Document Type



This is a revised version of a paper presented at the 7th Cornell Inter-University Graduate Student Conference, April 2011. This version was published in the Houston Journal of International Law, vol. 33, no. 2 (Spring 2011).


During the last decade, the Venezuelan government has pursued a reform of the legal regime of hydrocarbons tailored to its interests as an oil producing country. However, the ongoing consequences of the global economic recession which negatively impacted the Venezuelan economy, call into question the suitability of such scheme. Confronting the challenge of attracting foreign investment, the methods of awarding contracts used by the Venezuelan Government have contributed to the approval of a series of incentives which are rebalancing the contractual conditions for new oil ventures. Royalty and tax reductions, access to international arbitration and the protection granted through bilateral investment treaties are producing major changes in the regulatory framework of oil contracts. This scenario may lead to a new investment cycle in the Venezuelan oil industry for the development of heavy crude oil projects in the Orinoco belt. Nevertheless, the incentives may result in an effective decision only if some fiscal and contract stability is granted to foreign investors.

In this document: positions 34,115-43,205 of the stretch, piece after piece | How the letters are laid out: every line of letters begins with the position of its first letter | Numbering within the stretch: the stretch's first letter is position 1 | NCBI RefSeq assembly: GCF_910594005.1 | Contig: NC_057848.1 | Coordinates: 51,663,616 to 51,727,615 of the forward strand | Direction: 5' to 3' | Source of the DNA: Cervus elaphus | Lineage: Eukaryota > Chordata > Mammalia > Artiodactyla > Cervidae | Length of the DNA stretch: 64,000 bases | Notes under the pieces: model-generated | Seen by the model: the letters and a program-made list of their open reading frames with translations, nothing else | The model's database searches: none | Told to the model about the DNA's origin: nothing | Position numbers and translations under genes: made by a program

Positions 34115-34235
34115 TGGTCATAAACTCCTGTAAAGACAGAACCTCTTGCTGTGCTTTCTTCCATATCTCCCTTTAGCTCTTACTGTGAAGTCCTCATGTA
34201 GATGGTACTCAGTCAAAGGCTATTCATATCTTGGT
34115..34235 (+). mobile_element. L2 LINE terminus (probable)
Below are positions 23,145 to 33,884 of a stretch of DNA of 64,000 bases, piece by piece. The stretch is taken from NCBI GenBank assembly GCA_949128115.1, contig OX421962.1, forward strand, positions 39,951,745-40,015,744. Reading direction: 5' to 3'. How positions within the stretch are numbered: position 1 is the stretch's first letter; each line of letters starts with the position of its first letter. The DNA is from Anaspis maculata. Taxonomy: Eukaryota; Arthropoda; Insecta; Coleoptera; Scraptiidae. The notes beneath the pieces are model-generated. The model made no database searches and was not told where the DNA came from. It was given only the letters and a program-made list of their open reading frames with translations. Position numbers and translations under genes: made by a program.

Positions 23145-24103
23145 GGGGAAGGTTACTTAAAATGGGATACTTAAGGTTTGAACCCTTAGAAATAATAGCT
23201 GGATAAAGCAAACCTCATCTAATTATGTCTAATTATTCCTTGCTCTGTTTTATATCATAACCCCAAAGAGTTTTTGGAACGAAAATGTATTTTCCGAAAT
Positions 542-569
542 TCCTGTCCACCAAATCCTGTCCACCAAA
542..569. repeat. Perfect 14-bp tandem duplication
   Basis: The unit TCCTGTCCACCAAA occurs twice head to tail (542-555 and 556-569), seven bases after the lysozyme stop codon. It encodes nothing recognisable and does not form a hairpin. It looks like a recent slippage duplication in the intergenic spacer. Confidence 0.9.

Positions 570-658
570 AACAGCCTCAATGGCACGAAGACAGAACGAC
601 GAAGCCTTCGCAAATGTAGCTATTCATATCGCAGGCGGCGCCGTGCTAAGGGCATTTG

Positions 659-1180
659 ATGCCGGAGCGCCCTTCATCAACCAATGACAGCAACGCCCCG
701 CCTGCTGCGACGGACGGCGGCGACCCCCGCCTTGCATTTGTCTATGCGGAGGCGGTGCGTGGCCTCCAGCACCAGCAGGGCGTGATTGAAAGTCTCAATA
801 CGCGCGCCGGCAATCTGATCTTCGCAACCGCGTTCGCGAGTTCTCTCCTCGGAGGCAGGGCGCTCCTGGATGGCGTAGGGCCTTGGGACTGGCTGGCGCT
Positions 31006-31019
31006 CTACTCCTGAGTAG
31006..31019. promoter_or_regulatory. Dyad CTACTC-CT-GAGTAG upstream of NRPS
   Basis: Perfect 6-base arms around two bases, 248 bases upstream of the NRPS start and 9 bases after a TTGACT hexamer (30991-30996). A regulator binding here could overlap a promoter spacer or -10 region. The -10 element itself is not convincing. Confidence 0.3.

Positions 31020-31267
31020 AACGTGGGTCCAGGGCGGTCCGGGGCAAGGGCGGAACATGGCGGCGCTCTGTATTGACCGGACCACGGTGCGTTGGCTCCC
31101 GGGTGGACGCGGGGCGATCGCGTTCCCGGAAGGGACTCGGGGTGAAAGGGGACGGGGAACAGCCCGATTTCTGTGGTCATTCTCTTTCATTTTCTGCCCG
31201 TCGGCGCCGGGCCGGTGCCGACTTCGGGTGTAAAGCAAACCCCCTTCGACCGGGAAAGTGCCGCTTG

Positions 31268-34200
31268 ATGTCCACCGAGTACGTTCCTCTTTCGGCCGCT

Date of Authorship for this Version

Spring 2011


Oil contracts, Venezuela, Foreign investment